The crash of the past year follows almost a decade of remarkable success. New Hampshire boomed in the 1980s, driven by most of the forces that fed Massachusetts's revival, plus two extra ones: strong population growth and a laissez-faire attitude toward development. ''It is easier to develop up there, so they did more development,'' said Peter Kozel, chief economist at Shawmut Bank in Boston.
From 1981 to 1986, housing permits in New Hampshire climbed to 18,000 annually, from 4,000 a year. Construction employment over a comparable period rose more than 80 percent. Everyone now concedes that too much of that building amounted to a speculative bubble. When the defense and high-technology sectors slowed down, say economists, the bubble burst.
''New Hampshire went up faster, so it has farther to drop,'' said Dennis Delay, an economist at Public Service Co. of New Hampshire in Manchester.
Signs of the excess are not hard to find. In Concord, the end of the boom caught McKenna's Purchase, a town house condominium project, right in the middle of construction. More than 60 town houses were completed, but another 82 foundations sit in holes in the ground waiting for walls. The only inhabitants in the unfinished homes last week were pine needles and rain-soaked sticks. According to the Concord Monitor, the city's daily newspaper, neighbors have complained that the open foundations constitute a safety hazard for local children. Defending themselves, city officials noted that the problem of unfinished condo projects was brand new for them.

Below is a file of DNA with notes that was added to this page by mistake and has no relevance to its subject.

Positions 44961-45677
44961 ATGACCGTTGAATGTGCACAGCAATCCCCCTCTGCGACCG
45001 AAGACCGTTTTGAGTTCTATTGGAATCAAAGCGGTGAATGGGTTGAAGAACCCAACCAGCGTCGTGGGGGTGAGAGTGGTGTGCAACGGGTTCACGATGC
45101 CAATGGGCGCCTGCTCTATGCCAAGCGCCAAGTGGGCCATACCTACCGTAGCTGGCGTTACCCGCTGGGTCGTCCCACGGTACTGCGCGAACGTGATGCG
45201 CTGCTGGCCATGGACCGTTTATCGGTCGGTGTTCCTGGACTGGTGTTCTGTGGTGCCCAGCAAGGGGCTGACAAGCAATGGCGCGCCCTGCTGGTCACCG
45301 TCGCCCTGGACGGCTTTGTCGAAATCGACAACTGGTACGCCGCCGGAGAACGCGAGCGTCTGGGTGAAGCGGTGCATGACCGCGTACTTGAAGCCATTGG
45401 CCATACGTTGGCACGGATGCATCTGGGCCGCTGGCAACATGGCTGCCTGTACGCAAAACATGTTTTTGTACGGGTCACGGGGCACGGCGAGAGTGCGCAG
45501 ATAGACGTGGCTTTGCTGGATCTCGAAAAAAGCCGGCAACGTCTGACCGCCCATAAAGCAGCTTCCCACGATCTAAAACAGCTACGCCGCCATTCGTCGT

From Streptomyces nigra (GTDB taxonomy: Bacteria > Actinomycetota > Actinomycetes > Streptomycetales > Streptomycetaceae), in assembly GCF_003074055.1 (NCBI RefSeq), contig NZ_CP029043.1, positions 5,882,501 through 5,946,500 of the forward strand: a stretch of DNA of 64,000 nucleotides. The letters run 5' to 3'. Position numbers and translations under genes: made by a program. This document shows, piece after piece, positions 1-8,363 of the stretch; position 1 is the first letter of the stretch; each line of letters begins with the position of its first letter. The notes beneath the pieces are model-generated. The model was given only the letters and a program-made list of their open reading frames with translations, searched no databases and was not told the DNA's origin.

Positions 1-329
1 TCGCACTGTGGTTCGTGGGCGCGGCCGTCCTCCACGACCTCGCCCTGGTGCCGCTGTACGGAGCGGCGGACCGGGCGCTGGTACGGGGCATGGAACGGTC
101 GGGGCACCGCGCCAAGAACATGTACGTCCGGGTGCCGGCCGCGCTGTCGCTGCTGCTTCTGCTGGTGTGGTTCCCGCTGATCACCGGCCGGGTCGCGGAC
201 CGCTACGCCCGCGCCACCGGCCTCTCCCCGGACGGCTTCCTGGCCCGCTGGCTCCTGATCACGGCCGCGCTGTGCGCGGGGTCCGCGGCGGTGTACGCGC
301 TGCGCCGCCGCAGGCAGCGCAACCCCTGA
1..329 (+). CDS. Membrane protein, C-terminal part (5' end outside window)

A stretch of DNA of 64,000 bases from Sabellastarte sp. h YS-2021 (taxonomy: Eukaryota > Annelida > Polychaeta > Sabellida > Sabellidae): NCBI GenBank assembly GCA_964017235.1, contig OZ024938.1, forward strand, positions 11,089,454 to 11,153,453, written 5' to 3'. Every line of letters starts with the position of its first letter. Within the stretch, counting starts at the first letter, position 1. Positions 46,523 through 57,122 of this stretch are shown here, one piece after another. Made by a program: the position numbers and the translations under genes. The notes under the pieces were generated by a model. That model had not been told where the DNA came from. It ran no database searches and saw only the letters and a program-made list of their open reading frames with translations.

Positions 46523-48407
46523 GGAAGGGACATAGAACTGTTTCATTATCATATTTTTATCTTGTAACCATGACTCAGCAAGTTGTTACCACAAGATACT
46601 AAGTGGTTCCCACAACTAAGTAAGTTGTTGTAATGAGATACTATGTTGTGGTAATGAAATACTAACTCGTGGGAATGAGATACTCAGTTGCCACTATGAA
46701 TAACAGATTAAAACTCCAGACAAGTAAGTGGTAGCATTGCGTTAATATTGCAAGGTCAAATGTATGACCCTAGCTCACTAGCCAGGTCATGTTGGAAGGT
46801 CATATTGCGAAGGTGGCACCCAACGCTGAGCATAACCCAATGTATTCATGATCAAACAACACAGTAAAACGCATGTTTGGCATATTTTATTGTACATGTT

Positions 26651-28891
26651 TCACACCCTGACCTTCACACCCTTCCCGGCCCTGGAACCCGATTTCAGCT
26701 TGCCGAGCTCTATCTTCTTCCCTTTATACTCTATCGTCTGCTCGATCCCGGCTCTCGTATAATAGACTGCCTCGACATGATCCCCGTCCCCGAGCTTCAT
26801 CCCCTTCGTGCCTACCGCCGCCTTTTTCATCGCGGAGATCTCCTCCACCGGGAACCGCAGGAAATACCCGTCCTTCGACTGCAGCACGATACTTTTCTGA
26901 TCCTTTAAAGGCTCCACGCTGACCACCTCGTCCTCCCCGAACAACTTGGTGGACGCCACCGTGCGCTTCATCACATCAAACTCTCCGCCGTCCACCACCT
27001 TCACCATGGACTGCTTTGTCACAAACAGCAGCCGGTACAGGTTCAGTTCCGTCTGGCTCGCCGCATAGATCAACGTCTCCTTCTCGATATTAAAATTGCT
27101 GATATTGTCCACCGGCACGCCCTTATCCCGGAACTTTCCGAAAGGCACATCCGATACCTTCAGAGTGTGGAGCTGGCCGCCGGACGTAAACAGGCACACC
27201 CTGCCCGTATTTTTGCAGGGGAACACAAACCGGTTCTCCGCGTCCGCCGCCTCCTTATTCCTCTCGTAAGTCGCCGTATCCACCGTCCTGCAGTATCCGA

In Bedford, an affluent suburb of Manchester, a large number of new, low-slung office buildings wait patiently for tenants. The vacancy rate in southern New Hampshire hovers between 15 percent and 20 percent, according to Codman Associates, the real estate brokers.
New Hampshire has its budget problems, as well. Through April, tax collections were running 1 percent below last year's level, about the same as in Massachusetts. But the state budget is not a crisis in New Hampshire. The February budget package included increases in user fees, the rooms and meals tax and a new tax on telephone bills. Falling revenues have opened up another small hole since then, but as Gregg told the press recently: ''I don't like it, but I'm perfectly confident we can manage the situation.''
Economists are somewhat less bullish. They expect New Hampshire to recover more quickly than Massachusetts, but suggest neither state will set any records. DRI/McGraw-Hill, a forecasting firm in Lexington, Mass., predicts employment in New Hampshire will grow by 0.6 percent in 1991 and 1.1 percent in 1992. DRI looks for employment in Massachusetts to stay flat in 1991 and grow by 0.8 percent in 1992.
In New Hampshire, business people still talk about what they consider the state's many advantages over Massachusetts: a more pleasant lifestyle, lower costs and, of course, lower taxes. With a major tax package all but certain to pass in Massachusetts, the tax gap should get wider still.